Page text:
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All Legislative Powers Herein Granted – The Legislative Process 1789-1860

210 min
  • Students will evaluate the role of Congress and what powers it was intended to have.
  • Students will analyze the fears the Framers had concerning legislative tyranny.
  • Students will be able to understand the changes in Congress from the framing of the Constitution to the Civil War.

  • Contentious
  • Quarreled
  • Sectionalism
  • Nationalism
  • Parliamentary
  • Coalitions
  • Agrarian
  • Electoral College
  • Divisive
  • Antebellum
  • Slave state
  • Free state
  • Tariff
  • Nullification
  • Comply

Distribute and assign for homework Handout A: Background Essay—All Legislative Powers Herein Granted, The Legislative Process 1789-1860.

  • Have students complete the critical thinking questions at the end of the essay.
  • At the beginning of class, have the 5 critical thinking questions on the board. Go through them as a class.

  1. Your students have been tasked with debating a historical controversy. For some added fun, feel free to incentivize your students with an award for the winning side.
  2. Pass out a list of topics and instructions on Handout B: America’s Great Debates. Some suggestions are below, however, students should feel free to add a topic(s) of their choice to the list. Give the students a few minutes to review the list.
    • War of 1812
    • National Bank
    • Second National Bank
    • The Tariff of Abominations
    • Nullification
    • Missouri Compromise
    • Kansas-Nebraska Act
    • Mexican-American War
  3. The class will take a vote on which issue they want to debate.
  4. Print and cut out the assignment cards on Handout C: Position Assignment Cards. Make sure the number of cards exceeds your class size. Have your students randomly draw a card. This will tell them whether their constituents have elected them to be for or against the specific topic they will be debating.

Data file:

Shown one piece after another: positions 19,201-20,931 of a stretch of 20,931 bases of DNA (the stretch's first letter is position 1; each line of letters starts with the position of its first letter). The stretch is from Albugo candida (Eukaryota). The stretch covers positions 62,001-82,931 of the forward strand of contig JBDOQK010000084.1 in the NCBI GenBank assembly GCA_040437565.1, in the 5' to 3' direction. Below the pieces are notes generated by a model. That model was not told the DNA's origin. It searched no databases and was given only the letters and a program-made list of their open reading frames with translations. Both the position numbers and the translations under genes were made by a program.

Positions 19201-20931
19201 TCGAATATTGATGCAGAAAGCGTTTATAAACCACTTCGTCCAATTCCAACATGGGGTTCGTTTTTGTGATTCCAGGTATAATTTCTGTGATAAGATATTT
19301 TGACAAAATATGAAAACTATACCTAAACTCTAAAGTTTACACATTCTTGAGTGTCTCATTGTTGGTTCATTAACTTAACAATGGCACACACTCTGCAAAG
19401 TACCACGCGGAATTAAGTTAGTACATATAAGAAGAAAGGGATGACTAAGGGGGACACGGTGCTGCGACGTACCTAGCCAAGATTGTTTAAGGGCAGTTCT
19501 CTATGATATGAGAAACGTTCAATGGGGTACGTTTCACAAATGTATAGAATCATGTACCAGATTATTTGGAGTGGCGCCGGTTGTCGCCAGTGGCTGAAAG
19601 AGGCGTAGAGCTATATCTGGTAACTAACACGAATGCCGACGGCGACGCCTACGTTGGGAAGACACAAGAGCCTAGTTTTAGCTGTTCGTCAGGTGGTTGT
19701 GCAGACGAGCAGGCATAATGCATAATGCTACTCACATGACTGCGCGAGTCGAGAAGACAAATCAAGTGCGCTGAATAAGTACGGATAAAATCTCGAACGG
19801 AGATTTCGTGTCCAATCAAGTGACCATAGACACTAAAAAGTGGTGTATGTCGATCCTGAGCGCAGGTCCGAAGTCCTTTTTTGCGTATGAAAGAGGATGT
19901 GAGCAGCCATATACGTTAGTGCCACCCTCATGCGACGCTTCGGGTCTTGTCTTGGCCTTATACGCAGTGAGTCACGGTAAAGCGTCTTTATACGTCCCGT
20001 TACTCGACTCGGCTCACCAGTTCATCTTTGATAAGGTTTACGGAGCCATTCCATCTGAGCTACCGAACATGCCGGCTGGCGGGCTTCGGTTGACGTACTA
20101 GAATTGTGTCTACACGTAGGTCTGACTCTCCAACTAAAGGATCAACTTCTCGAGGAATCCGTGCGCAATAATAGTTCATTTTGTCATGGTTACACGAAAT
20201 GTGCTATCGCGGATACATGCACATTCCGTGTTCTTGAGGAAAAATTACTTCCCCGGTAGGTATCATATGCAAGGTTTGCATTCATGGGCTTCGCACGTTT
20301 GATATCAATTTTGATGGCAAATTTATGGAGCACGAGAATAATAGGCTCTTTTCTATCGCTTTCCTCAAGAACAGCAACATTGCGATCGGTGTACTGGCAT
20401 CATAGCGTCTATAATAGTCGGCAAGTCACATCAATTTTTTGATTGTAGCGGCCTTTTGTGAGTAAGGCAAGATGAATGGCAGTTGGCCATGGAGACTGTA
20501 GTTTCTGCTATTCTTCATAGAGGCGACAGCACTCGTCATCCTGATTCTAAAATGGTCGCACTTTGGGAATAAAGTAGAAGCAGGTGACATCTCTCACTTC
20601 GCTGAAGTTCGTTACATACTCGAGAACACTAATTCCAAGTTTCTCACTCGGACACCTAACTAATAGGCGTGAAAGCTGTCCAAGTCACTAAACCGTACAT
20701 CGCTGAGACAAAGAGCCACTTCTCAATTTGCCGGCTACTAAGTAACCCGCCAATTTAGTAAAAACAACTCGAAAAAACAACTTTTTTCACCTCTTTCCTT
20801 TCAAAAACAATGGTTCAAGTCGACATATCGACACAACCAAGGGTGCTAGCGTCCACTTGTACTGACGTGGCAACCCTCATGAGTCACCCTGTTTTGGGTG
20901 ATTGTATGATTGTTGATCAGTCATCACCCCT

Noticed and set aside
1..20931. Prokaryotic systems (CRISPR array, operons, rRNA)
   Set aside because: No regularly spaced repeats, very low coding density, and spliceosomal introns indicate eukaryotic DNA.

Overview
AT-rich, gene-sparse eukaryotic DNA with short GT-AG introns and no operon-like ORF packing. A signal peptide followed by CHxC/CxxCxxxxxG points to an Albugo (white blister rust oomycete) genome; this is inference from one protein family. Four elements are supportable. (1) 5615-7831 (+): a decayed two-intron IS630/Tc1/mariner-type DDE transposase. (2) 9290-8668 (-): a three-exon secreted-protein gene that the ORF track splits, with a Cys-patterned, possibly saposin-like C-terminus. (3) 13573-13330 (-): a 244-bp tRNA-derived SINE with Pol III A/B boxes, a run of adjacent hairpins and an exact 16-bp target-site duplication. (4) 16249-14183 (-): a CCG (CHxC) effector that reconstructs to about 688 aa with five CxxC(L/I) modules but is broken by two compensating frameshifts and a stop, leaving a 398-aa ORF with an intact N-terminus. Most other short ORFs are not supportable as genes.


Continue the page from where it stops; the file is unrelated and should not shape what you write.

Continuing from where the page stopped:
5. Give your students time to research the topic in class or as a homework assignment.
    • Remind the students that the assignment cards only tell them what their constituents want. They are members of Congress, and they may decide to go against the wishes of their constituency if they think that best. Remind them that going against their constituents’ wishes may have consequences.
    • Be sure to remind the students that in favoring or opposing the measure, they may offer different solutions. These solutions may have a historic precedent or they may be novel creations. Students should be encouraged to advocate these varying positions. No debate is two-dimensional.
  6. On the day of the debate, students in the majority party (the group that has the most cards from above) should elect a speaker to moderate, but not participate actively in, the debate. The students are then free to debate the issue, with the speaker moderating the debate.
  7. At a point in the middle of the debate, the teacher should hold a reelection.
    • Distribute the assignment cards on Handout D: Elections! The students who sided with their constituents will be automatically reelected. However, those who went against their original assignment must draw a card to see if they’ve been reelected or not. If they are not reelected, they must sit out the rest of the debate. If a new party is elected to the majority, they may choose a new speaker.
  8. Continue with the debate after the reelection. Students should note whether there is a change in the debate based on the party in power or the lack of participation from those who were not reelected.
  9. At the end of the debate, take a vote to see which side wins the argument for or against the topic students debated.

  1. Hold a class discussion regarding the debates. To begin the discussion, have your students write a short response to the following prompt:

    What was the biggest factor influencing the debate? Was it a particular argument? A particular person? A particular friendship? Do you think this may also be the case in Congress?

  2. Discuss with your class their observations regarding their legislative experiment. Possible discussion questions are listed below:
    • What challenges did you face in the debate?
    • Did anyone feel alienated?
    • Do you think you should have had the option to go against your constituents?
    • Why might going against your constituents’ wishes be a good idea? How might going against your constituents’ wishes be risky?
    • How were you able to come to a consensus?
    • Do you think this process was efficient?
    • To what extent should the process of legislation be efficient? What did the Founders think about that?
    • What frustrations did you have?
    • How did the speaker affect the debate?
    • Did humor or witty remarks play any part?
    • How much do you think personalities played a part in the outcome?
    • How did the election in the middle of the debate affect the discussion? Did it affect the outcome of the debate?
    • How do you think a powerful personality like Henry Clay, Daniel Webster, or John C. Calhoun would have affected your debate?
    • Do you think the executive (in this case the teacher) should have had a role in controlling the debate? Does your answer depend on who holds the role of executive?

Student Handouts